- Las Nazarenas Church. Built in the second half of the 18th century on the former lands of the colonial neighbourhood, Pachacamilla. Inside the church, in the form of an urn, the image of Our Lord of the Miracles can be found, painted in oil on a rough adobe wall.
- Lima Art Museum. Located in the former Exhibition Palace (1869). Ceramic items, textiles, and metalwork from pre-Hispanic cultures are exhibited here.
- Museum of Italian Art. Built by the Italian community in homage to the centenary of Peru's independence, it was inaugurated in 1924. Its Italian Renaissance façade is carved from white marble.
- Parque de la Exposición (Exhibition Park). It houses monuments that date back to the independence centenary celebrations, including the Pabellón Morisco (Moorish Pavilion), the Seismograph, the Chinese Fountain, the Botanical Garden and the Japanese Garden.
- Reserve Park. Circuito Mágico del Agua (Magical Water Tour). In this enchanting place, water, light and music combine in perfect harmony to create an unforgettable experience.
Iquitos, the main river port in Peru, surrounded by jungle and bathed by colossal rivers. Its architecture preserves the elegance of the times of the rubber boom, and its people preserve the traditions of the former Amazonian inhabitants.
- Mother Church. Built in the neo-Gothic style between 1911 and 1924. It has a single nave and a wooden pulpit featuring carvings on its right side.
- Historic Buildings. Among its lush green jungle and the mysterious sounds of the Amazon rainforest, Iquitos is home to a series of architectural gems that captivate visitors - traces of the “Barones del Caucho” (Rubber Barons). The most famous is the Casa de Fierro (Iron House).
- Pier of Tarapacá or the Boulevard. One block from the Plaza de Armas, on the shores of the Itaya river. It dates back to the era of the rubber boom.
- Municipal Museum of Natural Sciences. It exhibits taxidermied native animals from the area and a collection of local handicrafts.
- Museo Amazónico (Amazon Museum). Built in 1863. The large windows ending in semi-circular arches and protected by strong iron bars are remarkable.
- Belén Port and Town. Its origins date back to the beginning of the 20th century, and it comprises traditional homes built on top of topa wood rafts that float on the water during the flood season.
- Quistococha Tourism Complex. Located near Quistococha lagoon, it features an artificial beach where visitors can swim, sunbathe, and enjoy the white sand and beautiful landscapes.
- San Juan Handicraft Market. Producing and selling a wide variety of regional handicrafts, such as textiles weaved with plant fibres, wood carvings, and different types of pottery with traditional motifs.
Madre de Dios
The city of Puerto Maldonado, with its pubs and restaurants, offers an excellent opportunity for a comfortable stopover before and after visiting the jungle depths.
Moquegua, a city of mansions and colonial balconies, a sunny climate and beaches. The countryside, abundant in grapes, fruits and olives, is the final destination for visitors.
The highest city in Peru, it still has buildings and temples from colonial times and coexists with the impressive open scar in the landscape caused by mining activity. The ancient city is giving way to the new and modern, but its main attractions are far from the city centre.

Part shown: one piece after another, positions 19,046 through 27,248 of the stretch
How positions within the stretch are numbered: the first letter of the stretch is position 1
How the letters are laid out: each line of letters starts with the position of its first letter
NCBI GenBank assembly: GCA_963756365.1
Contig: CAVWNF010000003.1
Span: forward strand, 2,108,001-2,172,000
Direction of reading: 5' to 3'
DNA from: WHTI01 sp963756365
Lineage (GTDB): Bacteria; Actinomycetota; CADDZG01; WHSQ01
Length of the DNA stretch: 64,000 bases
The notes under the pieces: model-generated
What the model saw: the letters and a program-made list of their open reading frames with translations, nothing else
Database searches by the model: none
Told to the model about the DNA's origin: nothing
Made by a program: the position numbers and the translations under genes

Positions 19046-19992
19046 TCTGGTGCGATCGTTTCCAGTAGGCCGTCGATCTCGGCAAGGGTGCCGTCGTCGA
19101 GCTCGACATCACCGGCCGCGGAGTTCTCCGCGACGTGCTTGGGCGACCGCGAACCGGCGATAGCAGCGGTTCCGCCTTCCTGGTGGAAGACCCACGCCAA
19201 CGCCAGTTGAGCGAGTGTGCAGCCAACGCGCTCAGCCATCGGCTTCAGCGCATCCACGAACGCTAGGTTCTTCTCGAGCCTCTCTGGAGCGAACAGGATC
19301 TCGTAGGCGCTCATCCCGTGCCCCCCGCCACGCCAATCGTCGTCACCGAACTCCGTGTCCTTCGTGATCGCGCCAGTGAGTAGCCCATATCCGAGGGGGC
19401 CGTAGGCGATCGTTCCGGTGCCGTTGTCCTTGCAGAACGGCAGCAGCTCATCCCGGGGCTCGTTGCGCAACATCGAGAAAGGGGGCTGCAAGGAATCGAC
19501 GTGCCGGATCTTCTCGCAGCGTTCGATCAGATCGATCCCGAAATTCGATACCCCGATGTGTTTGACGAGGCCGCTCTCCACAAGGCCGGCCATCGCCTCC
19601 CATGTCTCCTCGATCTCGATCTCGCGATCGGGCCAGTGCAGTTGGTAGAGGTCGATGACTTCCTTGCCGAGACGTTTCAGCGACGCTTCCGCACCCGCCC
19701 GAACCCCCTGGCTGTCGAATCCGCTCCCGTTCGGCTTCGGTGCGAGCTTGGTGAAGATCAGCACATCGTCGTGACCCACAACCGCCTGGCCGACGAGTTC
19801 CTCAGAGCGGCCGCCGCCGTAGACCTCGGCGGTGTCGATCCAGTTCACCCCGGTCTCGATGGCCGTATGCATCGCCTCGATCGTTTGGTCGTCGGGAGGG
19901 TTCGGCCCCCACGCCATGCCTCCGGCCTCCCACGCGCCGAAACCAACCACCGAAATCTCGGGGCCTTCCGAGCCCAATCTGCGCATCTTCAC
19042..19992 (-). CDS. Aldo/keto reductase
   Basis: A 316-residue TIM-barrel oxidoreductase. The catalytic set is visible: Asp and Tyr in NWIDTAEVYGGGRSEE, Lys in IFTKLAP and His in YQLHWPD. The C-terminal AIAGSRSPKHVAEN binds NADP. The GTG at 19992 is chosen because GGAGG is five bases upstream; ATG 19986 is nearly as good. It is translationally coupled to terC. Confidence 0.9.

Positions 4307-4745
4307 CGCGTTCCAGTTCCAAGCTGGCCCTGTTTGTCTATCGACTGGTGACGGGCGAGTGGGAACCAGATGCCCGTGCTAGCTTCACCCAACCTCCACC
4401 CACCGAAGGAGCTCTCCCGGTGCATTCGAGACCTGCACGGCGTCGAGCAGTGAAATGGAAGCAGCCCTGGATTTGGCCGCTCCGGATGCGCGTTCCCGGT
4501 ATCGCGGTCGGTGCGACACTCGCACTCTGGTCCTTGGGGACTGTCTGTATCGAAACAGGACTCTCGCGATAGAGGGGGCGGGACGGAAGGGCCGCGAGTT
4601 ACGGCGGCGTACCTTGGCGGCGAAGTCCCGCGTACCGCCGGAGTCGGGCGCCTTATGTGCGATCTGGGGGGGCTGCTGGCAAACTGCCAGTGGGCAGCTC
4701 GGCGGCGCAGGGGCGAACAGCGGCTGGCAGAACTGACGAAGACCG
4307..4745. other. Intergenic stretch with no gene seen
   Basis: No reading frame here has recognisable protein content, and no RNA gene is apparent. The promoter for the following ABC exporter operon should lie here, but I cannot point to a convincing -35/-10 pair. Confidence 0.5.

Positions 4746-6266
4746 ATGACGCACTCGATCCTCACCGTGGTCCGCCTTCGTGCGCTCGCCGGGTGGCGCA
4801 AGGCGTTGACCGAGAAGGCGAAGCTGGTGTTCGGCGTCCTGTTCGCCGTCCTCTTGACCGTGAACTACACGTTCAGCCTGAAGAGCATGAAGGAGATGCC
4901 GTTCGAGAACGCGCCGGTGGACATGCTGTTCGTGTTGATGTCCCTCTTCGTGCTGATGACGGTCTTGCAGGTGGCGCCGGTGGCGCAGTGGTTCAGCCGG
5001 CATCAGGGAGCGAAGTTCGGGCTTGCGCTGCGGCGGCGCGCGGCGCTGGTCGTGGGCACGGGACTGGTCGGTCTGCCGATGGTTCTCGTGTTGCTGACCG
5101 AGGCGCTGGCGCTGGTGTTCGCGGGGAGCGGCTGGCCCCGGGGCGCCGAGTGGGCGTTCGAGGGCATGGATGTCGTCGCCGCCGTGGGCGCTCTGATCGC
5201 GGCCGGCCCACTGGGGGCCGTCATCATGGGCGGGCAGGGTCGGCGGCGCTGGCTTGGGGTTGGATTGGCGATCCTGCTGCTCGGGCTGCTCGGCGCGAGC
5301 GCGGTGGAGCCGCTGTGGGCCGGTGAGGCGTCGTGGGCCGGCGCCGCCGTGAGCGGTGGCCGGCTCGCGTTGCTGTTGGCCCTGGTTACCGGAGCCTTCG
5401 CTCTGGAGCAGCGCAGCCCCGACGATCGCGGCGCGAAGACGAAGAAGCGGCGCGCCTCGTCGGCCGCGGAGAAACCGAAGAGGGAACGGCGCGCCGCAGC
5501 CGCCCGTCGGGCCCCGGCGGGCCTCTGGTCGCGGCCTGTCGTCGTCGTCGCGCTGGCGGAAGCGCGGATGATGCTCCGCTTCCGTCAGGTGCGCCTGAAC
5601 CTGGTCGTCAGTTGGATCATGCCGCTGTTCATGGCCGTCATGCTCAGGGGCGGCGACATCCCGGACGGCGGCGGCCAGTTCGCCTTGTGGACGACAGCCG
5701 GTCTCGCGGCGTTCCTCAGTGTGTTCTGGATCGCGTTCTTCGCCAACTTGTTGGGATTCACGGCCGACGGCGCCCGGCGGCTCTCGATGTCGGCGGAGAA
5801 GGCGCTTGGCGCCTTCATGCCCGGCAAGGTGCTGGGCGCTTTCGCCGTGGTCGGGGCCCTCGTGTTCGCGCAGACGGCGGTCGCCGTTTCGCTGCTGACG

Piura, the first city founded by the Spanish in Peru. With the sea breeze just a short distance away it has become centre of worship for sea lovers. The colonial temples and artesanal tradition of its people supplement the excellent food.
- Plaza de Armas. It is surrounded by tamarind trees brought from the Yapatera estate that were planted in 1870.
- Piura Cathedral. Founded in 1588 and dedicated to the Virgen de la Asunción (Virgin of the Assumption) and San Miguel Arcángel (Michael the Archangel).
- San Francisco Church. An ancient cloister built by Franciscan priests during the 18th century.
- Admiral Miguel Grau Museum and House. This is the house where Admiral Miguel Grau, hero of the War of the Pacific (the war against Chile in 1879) was born and lived.
- El Carmen Church. El Carmen Church, described by the historian Del Busto as the most “Baroque in the city”.
- Vicús Municipal Museum and Gold Room. It houses 61 gold artefacts that show the level of development and technology attained by the Vicús civilisation.
- Los Ejidos National Tourism Center. At the heart of this area is a 20 km (12 miles) long reservoir, created when the Piura river was dammed.
- Catacaos. A town that has many excellent craftspeople devoted to cotton and straw weaving, as well as making gold and silver filigrees.
- Narihualá Archaeological Site (Narihualá Fort). Considered to be the capital of a local pre-Inca civilisation called Tallán.
A city with countryside traditions, notable colonial influence in the form of temples and mansions, and the eternal presence of the imposing Lake Titicaca.
- Cathedral. Built in the 17th century, its façade was carved by the Peruvian master builder Simón de Asto.
- Balcony of the Conde de Lemos. Built around 1668, it is said that the Viceroy Conde de Lemos once stayed here.
- Carlos Dreyer Museum. Artefacts made from pottery, silver, gold and textiles are on display here, as well as Inca and pre-Inca stone sculptures and items from the colonial and republican periods.